The intended audience would be someone who doesn’t have extreme parental issues (in either an overly positive or negative way) as this will hinder the relationship between #5 and the reader. The audience would need a tolerance for violence and cruelty and would need to know a bit about genetics.
The piece is similar to the film ‘Skin’, in that #5’s parents (especially her father) reprimand her, and treat her as an outsider. This gives her a sense of worthlessness and forces her to stand up for herself, as Sandra Laing does in “Skin”. Similarly, #5’s male siblings find more acceptance and love due to their genetic makeup, just as Sandra’s brothers were (#2 and #4 are also involved in this link due to the way they are neglected.) The father is similar to Sandra’s father, Abraham, in the way his distaste for his child is due to the child’s genetics rather than their personality or ethics. #5 shows that individuality is defined by relationships by the way her mistreatment by her parents causes her to turn on them and become more introverted.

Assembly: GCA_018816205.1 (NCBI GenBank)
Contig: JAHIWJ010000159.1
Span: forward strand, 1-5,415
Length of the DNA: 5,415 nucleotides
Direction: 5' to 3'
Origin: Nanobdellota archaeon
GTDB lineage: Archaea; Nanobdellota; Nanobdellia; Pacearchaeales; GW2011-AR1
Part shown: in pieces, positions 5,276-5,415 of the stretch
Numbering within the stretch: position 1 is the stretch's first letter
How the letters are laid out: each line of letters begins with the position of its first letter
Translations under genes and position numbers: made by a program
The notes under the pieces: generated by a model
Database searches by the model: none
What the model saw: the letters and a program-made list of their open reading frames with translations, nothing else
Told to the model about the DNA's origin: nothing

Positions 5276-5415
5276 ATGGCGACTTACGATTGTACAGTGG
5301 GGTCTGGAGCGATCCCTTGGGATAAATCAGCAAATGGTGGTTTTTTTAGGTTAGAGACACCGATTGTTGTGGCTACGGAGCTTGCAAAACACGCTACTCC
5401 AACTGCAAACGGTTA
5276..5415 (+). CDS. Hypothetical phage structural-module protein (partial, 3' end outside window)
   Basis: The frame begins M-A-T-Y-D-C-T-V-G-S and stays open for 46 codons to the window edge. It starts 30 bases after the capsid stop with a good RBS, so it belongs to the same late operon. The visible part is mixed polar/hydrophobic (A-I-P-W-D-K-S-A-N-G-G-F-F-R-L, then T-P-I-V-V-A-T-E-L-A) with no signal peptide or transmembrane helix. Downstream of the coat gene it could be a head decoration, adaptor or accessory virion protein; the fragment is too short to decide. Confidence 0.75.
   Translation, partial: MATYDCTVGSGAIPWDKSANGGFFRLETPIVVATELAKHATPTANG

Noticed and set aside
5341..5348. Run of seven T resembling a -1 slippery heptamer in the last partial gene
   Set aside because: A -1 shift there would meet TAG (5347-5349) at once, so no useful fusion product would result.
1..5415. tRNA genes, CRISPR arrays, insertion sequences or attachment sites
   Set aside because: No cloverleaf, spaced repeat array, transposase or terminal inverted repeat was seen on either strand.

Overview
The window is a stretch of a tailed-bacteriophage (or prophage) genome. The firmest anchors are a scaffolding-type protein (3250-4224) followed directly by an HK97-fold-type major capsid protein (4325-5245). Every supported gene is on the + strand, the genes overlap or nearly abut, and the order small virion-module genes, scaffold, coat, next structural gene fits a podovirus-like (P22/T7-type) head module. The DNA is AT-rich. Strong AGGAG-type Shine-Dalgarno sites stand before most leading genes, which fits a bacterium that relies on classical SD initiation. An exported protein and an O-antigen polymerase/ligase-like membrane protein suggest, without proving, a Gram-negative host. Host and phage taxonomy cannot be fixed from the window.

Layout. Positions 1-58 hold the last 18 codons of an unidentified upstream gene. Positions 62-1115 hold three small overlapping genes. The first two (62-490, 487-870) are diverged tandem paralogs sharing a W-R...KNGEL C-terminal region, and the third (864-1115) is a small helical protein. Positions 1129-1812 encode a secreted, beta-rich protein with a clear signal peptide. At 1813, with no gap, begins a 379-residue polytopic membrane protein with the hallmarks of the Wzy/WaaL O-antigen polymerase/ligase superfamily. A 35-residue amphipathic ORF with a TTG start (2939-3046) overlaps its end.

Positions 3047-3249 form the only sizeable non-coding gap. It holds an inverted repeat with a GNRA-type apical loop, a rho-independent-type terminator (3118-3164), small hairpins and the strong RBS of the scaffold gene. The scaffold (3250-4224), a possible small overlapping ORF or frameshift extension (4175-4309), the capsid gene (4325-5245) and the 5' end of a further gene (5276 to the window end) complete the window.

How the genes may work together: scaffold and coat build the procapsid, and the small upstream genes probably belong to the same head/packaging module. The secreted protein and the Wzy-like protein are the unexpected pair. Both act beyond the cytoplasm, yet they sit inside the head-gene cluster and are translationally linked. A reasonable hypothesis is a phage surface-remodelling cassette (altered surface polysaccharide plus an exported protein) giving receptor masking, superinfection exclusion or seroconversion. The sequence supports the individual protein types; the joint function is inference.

I chose to produce a piece of creative prose in the form of a short story entitled “Platoon” from the perspective of a young man who was a former Australian Army soldier, now living with post-traumatic stress after enduring three years of imprisonment in Afghanistan. Due to his illness, the soldier’s relationship with his wife has strained, simultaneously his home life has a consistent tense atmosphere. I took inspiration from Colin Johnson’s (Mudrooroo’s) Wild Cat Falling (1965) through imitating his structural techniques also exploring one of Johnson’s common concepts, the use of psychological defence mechanisms to cope in modern Australian society.
I have emulated several techniques used by Johnson including the use of unnamed protagonists and first person perspective, furthermore the structure assumed by Johnson through the three parts of Wild Cat Falling, “Release... Freedom…Return”. Similar to “the boy” in Johnson’s novel, I have chosen to leave my protagonist nameless in order for the character’s